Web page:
We’ve all been there in one way or another, and if not yet, your time will eventually come. What to do when there’s something going on in the workplace that’s rather uncomfortable to bring up? Whether it’s a co-worker’s case of BO, an overbearing cubicle neighbor, an illicit office romance, or some other awkward situation, there’s always a manner in which to delicately and diplomatically deal with the offense.
Here, two experts weigh in on some of the more common workplace scenarios that can inevitably lead to those dreaded uncomfortable conversations. Their tried and true advice will help make the discussion productive and less intimidating.
Officemate Odors – Sniff Out the Best Approach
There may be someone in the office with a funky body odor or who is a little heavy handed with the eau de parfum. This person may not be even aware of his or her pungent aroma, but that doesn’t mean others should suffer in silence.
Doris Young Boyer, etiquette and protocol coach, recommends protecting the offending person’s feelings as much as possible. “If you are aware of the problem, so is most of your department. Discussing the issues among yourselves is to be avoided; instead, discuss the issue with the HR department. They are best equipped to handle the situation.”
If you choose to confront the person yourself, career coach Hallie Crawford suggests being frank: “Take your co-worker aside and let him know how much you appreciate his work, or share something that you admire about him. It will make the next part of the conversation easier to swallow. Kindly explain that either his cologne is too strong for the work environment or that you have recently noticed a strong body odor. Think of a solution and prepare a few suggestions: body spray vs. cologne, body towelettes, or a strong sport deodorant.”
TMI! Isn’t That a Little Personal?
When people spend as much time together as co-workers do, sometimes the line between what’s appropriate to share in the office and topics best discussed over coffee with friends becomes blurred. When it comes to personal matters in the workplace, what’s OK?
Crawford reminds that everyone communicates differently, so what may be over-sharing to you could be completely normal to someone else. “Remember that everyone should be able to feel like themselves at work and sharing some personal information is a way to build relationships with your coworkers.” Of course, it’s generally the best policy to avoid topics of politics, religion, and morality she reminds. “And steer clear of off-color jokes. If you are in a conversation that heads in one of those directions, simply try to change the subject.”
Cubicle Conundrum – I Can Hear You!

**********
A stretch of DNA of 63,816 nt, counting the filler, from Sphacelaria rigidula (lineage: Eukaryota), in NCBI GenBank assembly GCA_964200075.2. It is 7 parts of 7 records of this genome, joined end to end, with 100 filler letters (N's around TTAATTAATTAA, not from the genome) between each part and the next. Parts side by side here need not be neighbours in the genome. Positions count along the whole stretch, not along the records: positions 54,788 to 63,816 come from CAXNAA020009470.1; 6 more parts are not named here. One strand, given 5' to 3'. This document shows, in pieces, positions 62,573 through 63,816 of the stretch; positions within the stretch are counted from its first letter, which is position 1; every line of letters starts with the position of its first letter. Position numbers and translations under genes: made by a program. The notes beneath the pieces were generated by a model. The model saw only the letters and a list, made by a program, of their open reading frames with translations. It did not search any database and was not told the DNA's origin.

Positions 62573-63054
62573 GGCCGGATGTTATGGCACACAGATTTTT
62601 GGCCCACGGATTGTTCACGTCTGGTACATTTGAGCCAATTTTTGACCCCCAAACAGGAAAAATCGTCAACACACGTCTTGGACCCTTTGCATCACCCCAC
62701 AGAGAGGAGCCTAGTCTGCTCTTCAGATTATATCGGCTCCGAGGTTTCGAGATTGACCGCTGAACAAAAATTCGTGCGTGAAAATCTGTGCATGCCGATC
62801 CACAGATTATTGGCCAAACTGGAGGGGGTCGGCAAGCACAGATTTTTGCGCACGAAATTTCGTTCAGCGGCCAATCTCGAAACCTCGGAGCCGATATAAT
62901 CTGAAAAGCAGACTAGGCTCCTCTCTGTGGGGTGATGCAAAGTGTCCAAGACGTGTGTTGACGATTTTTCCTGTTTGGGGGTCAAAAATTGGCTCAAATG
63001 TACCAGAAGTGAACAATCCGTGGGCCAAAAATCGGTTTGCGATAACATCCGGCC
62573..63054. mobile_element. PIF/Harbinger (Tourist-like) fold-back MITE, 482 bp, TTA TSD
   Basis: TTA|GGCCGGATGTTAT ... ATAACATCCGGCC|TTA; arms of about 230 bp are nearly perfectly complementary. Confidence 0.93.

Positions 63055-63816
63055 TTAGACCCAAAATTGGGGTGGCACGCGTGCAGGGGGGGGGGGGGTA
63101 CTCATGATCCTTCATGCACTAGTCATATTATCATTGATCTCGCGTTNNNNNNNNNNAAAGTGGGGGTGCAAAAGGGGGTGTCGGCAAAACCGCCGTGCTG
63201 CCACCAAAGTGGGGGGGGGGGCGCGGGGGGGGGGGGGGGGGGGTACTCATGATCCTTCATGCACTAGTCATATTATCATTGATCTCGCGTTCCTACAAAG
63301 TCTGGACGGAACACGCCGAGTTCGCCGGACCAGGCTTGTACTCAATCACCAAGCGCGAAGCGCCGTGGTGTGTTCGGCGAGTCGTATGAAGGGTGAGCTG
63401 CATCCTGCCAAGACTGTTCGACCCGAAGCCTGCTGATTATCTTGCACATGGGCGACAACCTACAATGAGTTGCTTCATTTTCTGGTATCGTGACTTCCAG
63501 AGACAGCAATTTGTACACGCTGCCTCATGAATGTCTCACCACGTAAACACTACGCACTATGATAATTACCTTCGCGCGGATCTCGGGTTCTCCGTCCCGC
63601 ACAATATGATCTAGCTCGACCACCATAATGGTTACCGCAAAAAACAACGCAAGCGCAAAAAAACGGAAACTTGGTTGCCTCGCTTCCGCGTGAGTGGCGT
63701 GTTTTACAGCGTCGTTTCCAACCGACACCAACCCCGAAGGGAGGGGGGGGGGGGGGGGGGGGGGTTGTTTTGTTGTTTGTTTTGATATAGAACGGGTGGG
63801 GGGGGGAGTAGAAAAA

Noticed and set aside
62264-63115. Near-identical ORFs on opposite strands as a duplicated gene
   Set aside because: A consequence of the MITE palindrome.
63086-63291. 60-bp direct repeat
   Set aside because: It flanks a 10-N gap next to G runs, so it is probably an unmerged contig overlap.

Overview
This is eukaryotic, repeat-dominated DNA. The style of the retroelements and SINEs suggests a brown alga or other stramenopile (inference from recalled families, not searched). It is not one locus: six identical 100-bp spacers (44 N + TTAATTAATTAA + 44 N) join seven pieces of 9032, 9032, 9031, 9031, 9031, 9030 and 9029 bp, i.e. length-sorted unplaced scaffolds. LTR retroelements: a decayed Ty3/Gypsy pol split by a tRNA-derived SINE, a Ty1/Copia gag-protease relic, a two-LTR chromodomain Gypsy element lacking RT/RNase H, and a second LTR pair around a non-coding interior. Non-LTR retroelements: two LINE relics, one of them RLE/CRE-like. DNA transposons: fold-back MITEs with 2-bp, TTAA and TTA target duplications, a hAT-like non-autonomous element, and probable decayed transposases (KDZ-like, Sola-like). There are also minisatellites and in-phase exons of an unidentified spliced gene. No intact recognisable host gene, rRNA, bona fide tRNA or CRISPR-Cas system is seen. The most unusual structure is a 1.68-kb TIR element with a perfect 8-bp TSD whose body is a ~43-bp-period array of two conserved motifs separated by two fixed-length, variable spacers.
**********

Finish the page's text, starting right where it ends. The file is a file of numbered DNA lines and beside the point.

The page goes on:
In a workplace where employees are designated to cubicles, the behaviors of others, particularly the noise they generate, can range from distracting to downright disturbing. Young Boyer suggests that the co-worker may not know just how intrusive they are.
“Voices carry in cubicle settings. Let your co-worker know that her voice carries and interferes with your work. She may not know. I believe we can often end problems very quickly by communicating with others.”
Crawford agrees: “Try approaching your co-worker and let her know how her loud phone calls or music affect you. Avoid an accusatory tone or expressions such as, ‘you always do this.’ Let her know how her habits make you feel. ‘When you play your loud music, I find that it’s hard for me to concentrate,’ or, ‘When you speak loudly on the phone, I feel that I can’t make calls to clients.’ It will be easier to come to an agreement about the issue.” Before going to HR, ask yourself if your co-worker is bothering everyone, or just you, suggests Crawford. “Perhaps you can make personal adjustments if she is only disrupting your work, such as making your phone calls at a different time of the day.”
Co-Worker Canoodling: Love It, or Leave It?
Lots of workplaces have rules that prohibit inter-office romances. What to do if you learn about a fling in the files or a coupling in the conference room?
“This is a tough situation because it depends on your relationship with the people involved in the relationship,” advises Crawford. “You need to be 100 percent sure there actually is an office romance before you report it, and then decide if you want to be the person to report it or not.” If you feel it is interfering with a co-worker’s performance with you and/or your team, many believe that’s an absolute HR-alert must. Of course, it depends on who you ask; Boyer has different advice: “I recommend you look the other way. These are adults.” Uncomfortable conversation averted!
When it comes to the workplace, not everything will be smooth sailing, but open communication and honesty is always the best policy… otherwise, HR has got your back. Turn uncomfortable conversations into something productive so everyone can work together in harmony.
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